Curating for a festival is totally different to curating for a venue and the audiences can be very different. You aren’t getting to know audiences  throughout the seasonal ebb and flow of the year, you are a moment of crescendo and congregation, of stimulus and a site of dialogue, exchanging of ideas and intermingling of circles and networks, as well as a site of showcase. It is far more focussed, far more visible and as a result there is also far more attention on all aspects – everything has to be on point.  So as a curator you are doing a lot of listening and looking, at once to artists, cultural commentators, critics and other curators.  In the case of GI, it is also very dispersed, with a huge number of voices, curators and artists involved, so it’s never just one person or set of eyes. The programme needs to speak to and nourish those who live and breathe contemporary art, but you also hope that what you’re doing resonates far wider than a smaller group of highly engaged specialists. My experience is that if the art really has something to say then audiences will pick up on that.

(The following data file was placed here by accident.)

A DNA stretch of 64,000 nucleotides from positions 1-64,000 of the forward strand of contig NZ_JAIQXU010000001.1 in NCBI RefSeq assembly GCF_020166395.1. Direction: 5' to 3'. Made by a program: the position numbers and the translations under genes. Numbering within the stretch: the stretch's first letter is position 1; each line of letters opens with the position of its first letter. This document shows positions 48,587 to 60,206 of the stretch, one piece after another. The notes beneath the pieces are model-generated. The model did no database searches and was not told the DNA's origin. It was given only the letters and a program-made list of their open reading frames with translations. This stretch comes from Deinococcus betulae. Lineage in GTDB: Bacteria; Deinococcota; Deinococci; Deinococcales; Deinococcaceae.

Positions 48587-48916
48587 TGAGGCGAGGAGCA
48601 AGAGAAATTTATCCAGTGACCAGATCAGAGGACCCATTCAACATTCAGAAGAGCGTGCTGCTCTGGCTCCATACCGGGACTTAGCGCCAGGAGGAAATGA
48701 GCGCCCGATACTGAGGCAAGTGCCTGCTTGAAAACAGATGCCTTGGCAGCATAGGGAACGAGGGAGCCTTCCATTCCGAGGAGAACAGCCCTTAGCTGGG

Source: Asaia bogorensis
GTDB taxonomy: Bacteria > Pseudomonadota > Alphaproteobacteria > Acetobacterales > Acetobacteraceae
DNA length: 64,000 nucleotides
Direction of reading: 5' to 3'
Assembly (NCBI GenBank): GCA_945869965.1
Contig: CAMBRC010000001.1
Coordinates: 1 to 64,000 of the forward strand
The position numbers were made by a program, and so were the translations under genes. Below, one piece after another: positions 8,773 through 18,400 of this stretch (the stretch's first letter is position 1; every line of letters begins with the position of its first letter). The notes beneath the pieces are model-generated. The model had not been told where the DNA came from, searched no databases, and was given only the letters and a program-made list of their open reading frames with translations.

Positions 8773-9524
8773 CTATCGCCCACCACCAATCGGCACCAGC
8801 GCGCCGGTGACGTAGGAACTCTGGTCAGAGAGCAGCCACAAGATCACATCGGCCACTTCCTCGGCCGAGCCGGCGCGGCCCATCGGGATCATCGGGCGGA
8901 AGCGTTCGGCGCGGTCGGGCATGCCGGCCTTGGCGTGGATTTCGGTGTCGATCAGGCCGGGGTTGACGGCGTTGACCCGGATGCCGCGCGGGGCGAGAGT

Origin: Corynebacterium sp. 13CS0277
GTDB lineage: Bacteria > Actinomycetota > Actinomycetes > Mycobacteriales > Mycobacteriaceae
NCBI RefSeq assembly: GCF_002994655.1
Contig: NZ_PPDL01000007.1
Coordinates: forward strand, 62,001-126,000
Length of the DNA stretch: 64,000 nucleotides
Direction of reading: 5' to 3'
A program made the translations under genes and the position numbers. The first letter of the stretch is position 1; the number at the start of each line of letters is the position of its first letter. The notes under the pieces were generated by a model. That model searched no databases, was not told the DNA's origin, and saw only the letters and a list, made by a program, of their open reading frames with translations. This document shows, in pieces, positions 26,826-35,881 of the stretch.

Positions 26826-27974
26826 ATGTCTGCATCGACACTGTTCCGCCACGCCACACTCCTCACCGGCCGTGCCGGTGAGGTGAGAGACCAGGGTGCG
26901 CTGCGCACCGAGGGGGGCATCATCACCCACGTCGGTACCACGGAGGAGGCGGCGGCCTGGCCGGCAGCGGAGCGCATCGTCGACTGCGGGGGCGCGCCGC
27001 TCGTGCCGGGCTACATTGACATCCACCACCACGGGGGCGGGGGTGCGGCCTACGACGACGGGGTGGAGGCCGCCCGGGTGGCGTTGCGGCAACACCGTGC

Ima-Abasi Okon, The Fountains Are Decorative and Are Not Water Play Areas, 2014, Installation view, Supercollider Contemporary Arts Project, Blackpool, UK
Courtesy the artist. Exhibition curated by Tom Ireland

What do you offer or provide artists in the curatorial relationship?